On that 4th evening I was left to explore Williamsburg on my own.
To be fair, my answer to their question;
“What’s Williamsburg got, anyway”
was “Hispsters and craft beer”.
Oh, and it’s been called “the most toxic place to live in America“.
Oddly, it reminded me of the Northern Quarter, minus the Victorian pubs and curry cafes, of course. 80% of it seemed to be small-scale dining for 20-30 year olds.
Being predictable, I headed straight for the Brooklyn Brewery tap.
I was asked for ID, you know. Possibly there was a no over-60s rule.
“I’m English” I said.
“You’re fine” he replied.
I’d enjoyed my Brooklyn Summer Ale daringly drunk on Coney boardwalk, but it’s pretty dull drinking strong beers on long benches surrounded by young people playing video benches and comparing rents (except at IndyMan).
I enjoyed the New Indie soundtrack though, and the Saison. But it’s no pub.
I did wonder if the recommendation I’d had from Cem, my Man In Wales would come up trumps (no pun intended).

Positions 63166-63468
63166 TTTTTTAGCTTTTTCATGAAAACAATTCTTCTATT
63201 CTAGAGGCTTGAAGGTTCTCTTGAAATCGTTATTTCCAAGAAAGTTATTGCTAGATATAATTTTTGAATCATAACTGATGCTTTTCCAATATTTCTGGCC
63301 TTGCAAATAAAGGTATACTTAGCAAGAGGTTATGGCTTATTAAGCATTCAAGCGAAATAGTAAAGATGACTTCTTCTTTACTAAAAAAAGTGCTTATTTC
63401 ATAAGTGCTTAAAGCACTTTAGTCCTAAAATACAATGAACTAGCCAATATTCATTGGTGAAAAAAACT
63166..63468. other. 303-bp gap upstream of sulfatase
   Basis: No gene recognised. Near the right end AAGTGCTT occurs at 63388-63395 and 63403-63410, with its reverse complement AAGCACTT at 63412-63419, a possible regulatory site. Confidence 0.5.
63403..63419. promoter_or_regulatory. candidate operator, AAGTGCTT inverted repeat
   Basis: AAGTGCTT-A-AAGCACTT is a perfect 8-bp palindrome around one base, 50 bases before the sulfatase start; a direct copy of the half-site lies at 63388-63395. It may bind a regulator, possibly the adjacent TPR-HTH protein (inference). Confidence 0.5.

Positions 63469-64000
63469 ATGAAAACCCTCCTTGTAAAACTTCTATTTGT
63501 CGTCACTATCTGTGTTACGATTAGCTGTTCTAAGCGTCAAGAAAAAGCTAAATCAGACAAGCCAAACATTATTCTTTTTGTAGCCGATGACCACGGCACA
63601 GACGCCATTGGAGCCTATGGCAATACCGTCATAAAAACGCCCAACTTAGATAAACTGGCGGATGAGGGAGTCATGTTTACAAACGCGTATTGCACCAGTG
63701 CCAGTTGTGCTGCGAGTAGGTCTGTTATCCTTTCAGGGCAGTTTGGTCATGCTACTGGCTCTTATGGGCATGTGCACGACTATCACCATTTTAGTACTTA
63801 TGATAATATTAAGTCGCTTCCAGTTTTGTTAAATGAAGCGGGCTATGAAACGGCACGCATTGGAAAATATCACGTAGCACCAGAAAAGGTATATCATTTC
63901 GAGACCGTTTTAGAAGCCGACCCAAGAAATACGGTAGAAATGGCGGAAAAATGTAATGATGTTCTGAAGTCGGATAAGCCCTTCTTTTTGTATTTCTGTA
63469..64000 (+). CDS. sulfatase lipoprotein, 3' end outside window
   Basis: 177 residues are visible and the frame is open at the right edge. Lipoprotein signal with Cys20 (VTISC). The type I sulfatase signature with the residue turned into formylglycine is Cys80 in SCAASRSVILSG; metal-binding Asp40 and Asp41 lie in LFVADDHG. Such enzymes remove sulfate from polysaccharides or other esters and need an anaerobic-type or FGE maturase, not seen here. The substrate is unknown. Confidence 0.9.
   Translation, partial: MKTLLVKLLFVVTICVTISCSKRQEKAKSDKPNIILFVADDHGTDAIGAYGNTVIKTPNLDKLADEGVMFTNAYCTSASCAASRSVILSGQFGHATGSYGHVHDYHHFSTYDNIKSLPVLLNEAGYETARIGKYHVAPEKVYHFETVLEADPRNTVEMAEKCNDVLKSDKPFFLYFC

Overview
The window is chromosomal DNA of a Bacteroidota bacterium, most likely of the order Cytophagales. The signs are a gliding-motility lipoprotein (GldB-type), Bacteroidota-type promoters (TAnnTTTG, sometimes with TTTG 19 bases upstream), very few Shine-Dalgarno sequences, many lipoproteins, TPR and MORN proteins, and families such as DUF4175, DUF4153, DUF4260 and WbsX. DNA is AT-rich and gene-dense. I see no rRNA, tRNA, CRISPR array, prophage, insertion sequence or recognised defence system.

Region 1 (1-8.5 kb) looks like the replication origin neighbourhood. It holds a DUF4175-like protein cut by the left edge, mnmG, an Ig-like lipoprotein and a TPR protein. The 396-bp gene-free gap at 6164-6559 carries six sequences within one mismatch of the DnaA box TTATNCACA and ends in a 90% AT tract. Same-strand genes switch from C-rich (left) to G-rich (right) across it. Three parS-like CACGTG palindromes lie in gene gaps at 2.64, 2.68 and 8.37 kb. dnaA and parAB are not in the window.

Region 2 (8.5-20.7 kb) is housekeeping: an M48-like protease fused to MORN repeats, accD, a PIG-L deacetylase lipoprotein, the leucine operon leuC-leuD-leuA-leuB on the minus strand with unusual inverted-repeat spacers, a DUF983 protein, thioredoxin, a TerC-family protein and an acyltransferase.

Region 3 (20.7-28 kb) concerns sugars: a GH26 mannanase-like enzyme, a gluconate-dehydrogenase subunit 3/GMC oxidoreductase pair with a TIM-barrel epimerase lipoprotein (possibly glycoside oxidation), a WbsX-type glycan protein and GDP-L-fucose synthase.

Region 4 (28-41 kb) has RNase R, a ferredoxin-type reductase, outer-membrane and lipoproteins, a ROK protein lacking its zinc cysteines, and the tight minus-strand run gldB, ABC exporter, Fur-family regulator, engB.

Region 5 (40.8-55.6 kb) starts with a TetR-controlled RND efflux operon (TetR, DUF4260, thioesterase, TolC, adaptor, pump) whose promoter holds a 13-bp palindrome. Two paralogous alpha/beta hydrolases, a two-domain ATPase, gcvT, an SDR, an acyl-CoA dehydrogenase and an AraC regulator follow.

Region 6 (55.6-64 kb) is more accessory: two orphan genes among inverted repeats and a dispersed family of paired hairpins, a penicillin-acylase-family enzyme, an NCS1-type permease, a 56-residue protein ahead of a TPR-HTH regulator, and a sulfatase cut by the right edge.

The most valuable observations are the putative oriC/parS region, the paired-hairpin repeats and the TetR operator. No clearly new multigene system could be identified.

Then a lady walked right in front of my shot of Mug’s Ale House.
She was reading this.
“Oh, it’s closed” she said. Apparently more surprised than me.
I asked her for recommendations, because that’s what you do in countries without a Good Beer Guide.
“Are you looking for a pub or a hipster place ?”
This is it, the Kent Ale House.
If you only look at the bottom bit you could be in Hackney. OK, mostly high tables and TVs, but plenty of locals drinking beer, some of it brown.
$7 for the house ESB, which wasn’t Fullers but was at least local. The perfect accompaniment to Canada v Cuba and what can only be described as a sloppy burger I didn’t really need but research demanded.
Best coffee of the trip, too. I tipped 20% so they didn’t mug me on the way out. Is that enough ? I never knew.
Great views across the river too.